Andrew Cuomo's memoir flops -- big time

Despite national media attention, the governor's book sales aren't looking good

Published October 22, 2014 4:11PM (EDT)

  (AP/Mike Groll)
(AP/Mike Groll)

For Andrew Cuomo, New York's brash and ambitious Democratic governor, his new memoir, "All Things Possible: Setbacks and Success in Politics and Life," was supposed to be his introduction to a larger, national audience. But the book sold a grand total of only 945 copies its first week.

The New York Times' Amy Chozick reported the news on Twitter after checking Nielsen's BookScan figures:

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By comparison, Hillary Rodham Clinton's "Hard Choices" sold 85,000 copies in its first week this summer. When Paul Ryan's "The Way Forward" sold fewer than 6,300 copies its first week later this summer, industry experts considered that a pretty poor showing. But despite serving as governor of the third-most populous state and being the subject of presidential speculation, Cuomo couldn't muster a fifth of that total.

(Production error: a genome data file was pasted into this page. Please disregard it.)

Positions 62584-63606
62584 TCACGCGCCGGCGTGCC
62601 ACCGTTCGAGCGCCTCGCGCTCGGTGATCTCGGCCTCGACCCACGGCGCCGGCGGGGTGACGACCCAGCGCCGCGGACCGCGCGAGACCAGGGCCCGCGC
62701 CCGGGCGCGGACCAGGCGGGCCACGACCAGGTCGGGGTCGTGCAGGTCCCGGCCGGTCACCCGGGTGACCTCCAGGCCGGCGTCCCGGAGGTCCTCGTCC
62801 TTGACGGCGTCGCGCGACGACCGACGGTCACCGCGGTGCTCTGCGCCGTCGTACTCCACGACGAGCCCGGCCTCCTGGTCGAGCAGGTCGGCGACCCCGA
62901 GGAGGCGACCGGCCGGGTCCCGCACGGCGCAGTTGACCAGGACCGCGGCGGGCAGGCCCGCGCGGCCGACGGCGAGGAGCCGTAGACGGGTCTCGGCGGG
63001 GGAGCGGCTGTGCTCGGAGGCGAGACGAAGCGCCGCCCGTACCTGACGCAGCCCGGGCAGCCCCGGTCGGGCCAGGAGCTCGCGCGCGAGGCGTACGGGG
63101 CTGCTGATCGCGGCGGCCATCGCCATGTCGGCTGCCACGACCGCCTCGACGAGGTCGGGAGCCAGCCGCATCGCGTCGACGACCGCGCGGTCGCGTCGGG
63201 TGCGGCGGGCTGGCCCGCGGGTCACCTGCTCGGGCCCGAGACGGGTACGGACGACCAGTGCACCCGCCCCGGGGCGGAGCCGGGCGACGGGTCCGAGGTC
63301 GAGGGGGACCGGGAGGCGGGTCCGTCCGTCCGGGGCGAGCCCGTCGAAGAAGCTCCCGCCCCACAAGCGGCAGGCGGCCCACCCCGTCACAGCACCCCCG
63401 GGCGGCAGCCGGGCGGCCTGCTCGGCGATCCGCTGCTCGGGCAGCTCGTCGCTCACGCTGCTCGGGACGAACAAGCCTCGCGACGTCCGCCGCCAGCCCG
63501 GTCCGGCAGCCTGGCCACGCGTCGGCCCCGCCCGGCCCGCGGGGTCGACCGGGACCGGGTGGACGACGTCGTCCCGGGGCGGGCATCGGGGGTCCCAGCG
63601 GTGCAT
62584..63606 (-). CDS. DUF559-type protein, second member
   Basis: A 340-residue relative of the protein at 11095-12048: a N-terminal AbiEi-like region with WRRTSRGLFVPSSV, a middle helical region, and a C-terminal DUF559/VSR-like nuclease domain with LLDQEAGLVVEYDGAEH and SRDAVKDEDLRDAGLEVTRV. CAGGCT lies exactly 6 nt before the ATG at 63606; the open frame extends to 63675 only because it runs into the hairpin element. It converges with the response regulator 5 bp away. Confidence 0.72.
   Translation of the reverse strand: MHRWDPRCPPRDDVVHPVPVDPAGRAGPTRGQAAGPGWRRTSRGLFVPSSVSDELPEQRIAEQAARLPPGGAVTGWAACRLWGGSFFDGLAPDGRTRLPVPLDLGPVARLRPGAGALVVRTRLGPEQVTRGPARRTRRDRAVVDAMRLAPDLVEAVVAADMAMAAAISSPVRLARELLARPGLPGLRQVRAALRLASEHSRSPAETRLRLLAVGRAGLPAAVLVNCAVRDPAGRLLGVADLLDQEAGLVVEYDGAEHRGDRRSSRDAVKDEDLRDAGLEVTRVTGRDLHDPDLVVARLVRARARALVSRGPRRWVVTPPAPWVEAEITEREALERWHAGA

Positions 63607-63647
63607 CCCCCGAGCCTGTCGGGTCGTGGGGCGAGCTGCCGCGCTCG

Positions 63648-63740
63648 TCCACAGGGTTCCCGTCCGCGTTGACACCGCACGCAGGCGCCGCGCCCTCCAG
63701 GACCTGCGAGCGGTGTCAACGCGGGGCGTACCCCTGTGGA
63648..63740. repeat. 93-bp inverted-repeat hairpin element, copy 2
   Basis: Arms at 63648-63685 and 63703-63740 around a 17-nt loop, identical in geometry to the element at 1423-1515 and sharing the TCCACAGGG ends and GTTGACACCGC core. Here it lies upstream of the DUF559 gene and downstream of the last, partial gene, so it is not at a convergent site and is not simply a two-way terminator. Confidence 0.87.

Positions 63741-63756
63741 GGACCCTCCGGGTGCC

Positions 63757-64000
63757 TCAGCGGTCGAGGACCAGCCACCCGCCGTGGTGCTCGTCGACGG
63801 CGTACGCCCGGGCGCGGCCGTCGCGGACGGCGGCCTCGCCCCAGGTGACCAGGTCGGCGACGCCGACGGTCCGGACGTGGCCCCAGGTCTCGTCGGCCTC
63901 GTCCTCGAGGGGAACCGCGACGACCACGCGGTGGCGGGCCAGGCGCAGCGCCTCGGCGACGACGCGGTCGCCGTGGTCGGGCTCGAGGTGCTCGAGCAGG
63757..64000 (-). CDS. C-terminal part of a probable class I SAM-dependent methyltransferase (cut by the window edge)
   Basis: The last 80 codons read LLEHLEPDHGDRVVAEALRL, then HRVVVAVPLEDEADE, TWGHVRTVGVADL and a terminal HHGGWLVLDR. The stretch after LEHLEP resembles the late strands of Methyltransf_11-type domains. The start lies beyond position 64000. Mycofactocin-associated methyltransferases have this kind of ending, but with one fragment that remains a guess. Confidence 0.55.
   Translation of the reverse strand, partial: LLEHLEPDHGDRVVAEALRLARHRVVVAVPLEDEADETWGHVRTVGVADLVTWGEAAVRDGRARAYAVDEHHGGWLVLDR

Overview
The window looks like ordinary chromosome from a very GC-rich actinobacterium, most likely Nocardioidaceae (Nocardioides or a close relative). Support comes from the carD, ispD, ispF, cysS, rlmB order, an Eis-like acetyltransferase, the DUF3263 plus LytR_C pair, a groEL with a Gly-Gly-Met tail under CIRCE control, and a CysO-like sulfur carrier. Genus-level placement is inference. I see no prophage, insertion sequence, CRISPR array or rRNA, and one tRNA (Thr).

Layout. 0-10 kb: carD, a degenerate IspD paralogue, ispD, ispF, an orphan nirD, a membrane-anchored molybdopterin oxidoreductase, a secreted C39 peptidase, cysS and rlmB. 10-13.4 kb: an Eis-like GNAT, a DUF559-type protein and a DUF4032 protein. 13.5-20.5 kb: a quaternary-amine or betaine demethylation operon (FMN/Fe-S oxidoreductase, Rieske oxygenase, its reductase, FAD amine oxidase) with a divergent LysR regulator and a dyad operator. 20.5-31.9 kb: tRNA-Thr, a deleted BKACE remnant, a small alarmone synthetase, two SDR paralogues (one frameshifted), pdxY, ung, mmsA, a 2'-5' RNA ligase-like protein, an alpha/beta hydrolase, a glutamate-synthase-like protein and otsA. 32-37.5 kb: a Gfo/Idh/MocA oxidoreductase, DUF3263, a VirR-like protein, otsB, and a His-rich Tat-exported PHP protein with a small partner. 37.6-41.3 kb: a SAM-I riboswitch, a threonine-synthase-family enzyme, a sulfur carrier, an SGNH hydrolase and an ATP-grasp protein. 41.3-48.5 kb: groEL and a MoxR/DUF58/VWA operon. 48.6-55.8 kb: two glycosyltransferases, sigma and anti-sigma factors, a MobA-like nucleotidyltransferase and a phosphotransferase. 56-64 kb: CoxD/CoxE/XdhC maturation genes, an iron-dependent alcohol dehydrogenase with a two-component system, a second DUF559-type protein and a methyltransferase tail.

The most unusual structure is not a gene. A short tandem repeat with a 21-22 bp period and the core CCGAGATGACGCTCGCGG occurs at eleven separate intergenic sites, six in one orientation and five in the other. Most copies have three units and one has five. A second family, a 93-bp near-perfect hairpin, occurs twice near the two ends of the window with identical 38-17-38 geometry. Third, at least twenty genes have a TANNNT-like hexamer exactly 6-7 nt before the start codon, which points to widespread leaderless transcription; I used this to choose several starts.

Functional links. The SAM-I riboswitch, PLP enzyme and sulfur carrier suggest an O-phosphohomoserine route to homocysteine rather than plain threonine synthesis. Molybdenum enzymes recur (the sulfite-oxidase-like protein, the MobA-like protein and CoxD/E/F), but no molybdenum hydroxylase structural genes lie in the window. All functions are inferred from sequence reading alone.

An even bigger humiliation? A new book on political corruption by Zephyr Teachout, the progressive law professor who won more than a third of the vote against Cuomo in last month's Democratic primary, is far outperforming Cuomo's book in sales on Amazon. Cuomo's book ranked 18,104 on the site as of Tuesday; Teachout's "Corruption in America" ranked 1,461.

Cuomo, who has typically avoided the national press during his term as governor, has embarked on a national media campaign to promote "All Things Possible." In the book, Cuomo tears into his progressive critics, castigating the "extreme left," which he charges “speak[s] of punitively raising taxes on the rich and transferring the money to the poor” while seeking to “demonize those who are very wealthy.” At the same time, Cuomo touts his liberal bona fides on issues like gun safety, marriage equality and healthcare.

Progressives have soured on Cuomo over his center-right economic agenda -- which the right-wing National Review has praised -- as well as his disbanding of his much-heralded anti-corruption commission. The dissolution of the commission is currently the subject of a federal probe.

Literary and political setbacks aside, Cuomo is expected to coast to victory over GOP challenger Rob Astorino next month. RealClearPolitics' polling average gives Cuomo a 22-point lead over Astorino.

By Luke Brinker

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